To the stars: Astronaut O’Hara
When she graduated from more than two years of basic training and earned her silver astronaut pin at the Johnson Space Center, Loral O’Hara officially became the fourth Jayhawk astronaut and is now among the small group of candidates vying to become the first woman to walk on the moon.
NASA’s Artemis program is expected to launch its first moon-landing mission in 2024; at the Jan. 10 ceremony in Houston, Administrator Jim Bridenstine emphasized that women will be among the crew.
Given her recent graduation, it’s unlikely O’Hara would vault into a seat on the first moon mission since Apollo 17—during which command module pilot Ron Evans, e’55, became the last human to orbit the moon alone and one of only three astronauts to conduct a deep-space spacewalk.
None of that concerns O’Hara, who emphasizes that she’s dedicated to supporting her classmates and the entire astronaut office, no matter the assignment.
“With the [astronaut] office these days, and my class in particular, the environment is not competitive at all,” O’Hara told Kansas Alumni in an exclusive interview shortly after her graduation. “It’s so cooperative. It was a really cool and unique experience going through that basic training with them and learning how to be a really good team. I’ve never really had that experience.”
Update: Stresses of identity in flux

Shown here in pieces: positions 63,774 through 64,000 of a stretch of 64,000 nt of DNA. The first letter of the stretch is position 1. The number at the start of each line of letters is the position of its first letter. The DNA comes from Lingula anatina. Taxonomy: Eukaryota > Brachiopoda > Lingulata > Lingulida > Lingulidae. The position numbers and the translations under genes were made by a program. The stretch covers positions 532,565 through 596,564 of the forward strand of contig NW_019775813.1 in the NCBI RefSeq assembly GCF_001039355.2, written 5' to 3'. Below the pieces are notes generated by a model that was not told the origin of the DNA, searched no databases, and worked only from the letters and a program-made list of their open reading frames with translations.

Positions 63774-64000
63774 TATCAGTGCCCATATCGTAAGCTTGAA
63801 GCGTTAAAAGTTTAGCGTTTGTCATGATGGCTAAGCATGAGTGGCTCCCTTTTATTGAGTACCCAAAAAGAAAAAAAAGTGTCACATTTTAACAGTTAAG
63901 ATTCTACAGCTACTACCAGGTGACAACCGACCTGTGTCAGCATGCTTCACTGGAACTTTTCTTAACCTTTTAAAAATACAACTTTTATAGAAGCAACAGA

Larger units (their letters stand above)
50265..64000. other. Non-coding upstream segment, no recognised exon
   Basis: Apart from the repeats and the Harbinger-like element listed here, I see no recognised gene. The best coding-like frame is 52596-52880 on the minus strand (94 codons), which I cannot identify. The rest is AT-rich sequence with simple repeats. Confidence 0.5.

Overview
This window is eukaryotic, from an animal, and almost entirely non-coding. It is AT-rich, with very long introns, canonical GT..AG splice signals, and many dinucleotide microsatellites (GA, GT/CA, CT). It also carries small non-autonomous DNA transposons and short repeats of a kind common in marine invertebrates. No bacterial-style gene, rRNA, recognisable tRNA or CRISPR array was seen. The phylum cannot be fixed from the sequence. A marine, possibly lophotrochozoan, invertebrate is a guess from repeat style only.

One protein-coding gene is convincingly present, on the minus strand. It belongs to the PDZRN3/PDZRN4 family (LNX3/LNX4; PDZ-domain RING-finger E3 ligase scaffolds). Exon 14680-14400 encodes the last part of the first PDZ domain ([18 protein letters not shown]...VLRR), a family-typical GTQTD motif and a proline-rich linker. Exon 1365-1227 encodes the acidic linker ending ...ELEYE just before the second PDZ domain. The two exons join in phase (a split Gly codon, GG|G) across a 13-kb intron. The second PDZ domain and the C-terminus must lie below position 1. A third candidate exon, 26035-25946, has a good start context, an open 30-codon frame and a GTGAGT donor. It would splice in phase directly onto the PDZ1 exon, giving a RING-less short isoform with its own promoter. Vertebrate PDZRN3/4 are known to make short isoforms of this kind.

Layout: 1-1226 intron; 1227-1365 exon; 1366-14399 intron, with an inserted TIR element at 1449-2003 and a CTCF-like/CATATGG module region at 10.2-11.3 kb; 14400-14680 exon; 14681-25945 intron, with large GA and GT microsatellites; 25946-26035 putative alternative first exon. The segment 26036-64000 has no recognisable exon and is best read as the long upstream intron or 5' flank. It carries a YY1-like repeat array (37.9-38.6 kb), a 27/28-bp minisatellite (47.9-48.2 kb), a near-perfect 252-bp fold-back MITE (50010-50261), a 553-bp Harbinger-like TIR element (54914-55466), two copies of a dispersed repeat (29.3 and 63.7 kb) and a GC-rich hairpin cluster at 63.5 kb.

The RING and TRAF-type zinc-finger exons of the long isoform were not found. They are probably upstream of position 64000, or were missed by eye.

When discussing Journalism’s Lost Generation, a 2016 book for which he surveyed thousands of journalists about the crucibles of layoffs, marginalization and ridicule, Professor Scott Reinardy told Kansas Alumni, “Journalists are under siege.”
His next step was to interview hundreds of former journalists to gauge their sense of the print landscape as well as their personal well-being. Reinardy’s study, co-written with an Australian colleague, found that 36% of respondents still identify as journalists even after leaving the profession.
“When you’re committed to the idea that you are a journalist, that’s who you are,” Reinardy says, “and when you’re told you’re not going to do that anymore, it takes a real part of you.”
Reinardy also found that 39% of study participants reported emotional difficulties, including depression, yet 24% said they felt relieved to leave the field and were ready for new opportunities.
Class credit: ROTC honors
Three students in KU’s Reserve Officer Training Corps distinguished themselves during the past year with achievements that place them among America’s ROTC elite.
Midshipman 1st Class Alyssa Sharp was one of only 15 midshipmen in the nation selected to participate in a Foreign Exchange Cruise with the Japanese Navy. The Pittsburgh, Pennsylvania, senior in economics and African-African American studies spent two weeks aboard the Japanese ship Shimakaze.
Midshipman Jake Murray finished third in the nation at the Conning Officer Virtual Environment Competition, which tests students’ ability to drive and handle ships under various simulator scenarios. The senior from Lake Zurich, Illinois, is majoring in supply chain management.
Army ROTC Cadet Alden Vogel graduated at the top of his cycle at Advanced Camp, a month-long training event that tests cadets’ leadership skills. The Overland Park senior in economics earned the distinguished RECONDO Badge, which is awarded to less than 3% of trainees, for exceeding standards in physical fitness, navigation, marksmanship, first aid and other essential field skills.
KU is one of just 53 universities that have all three service ROTC programs on one campus. Since the programs began at KU, nearly 3,000 ROTC graduates have gone on to serve the nation.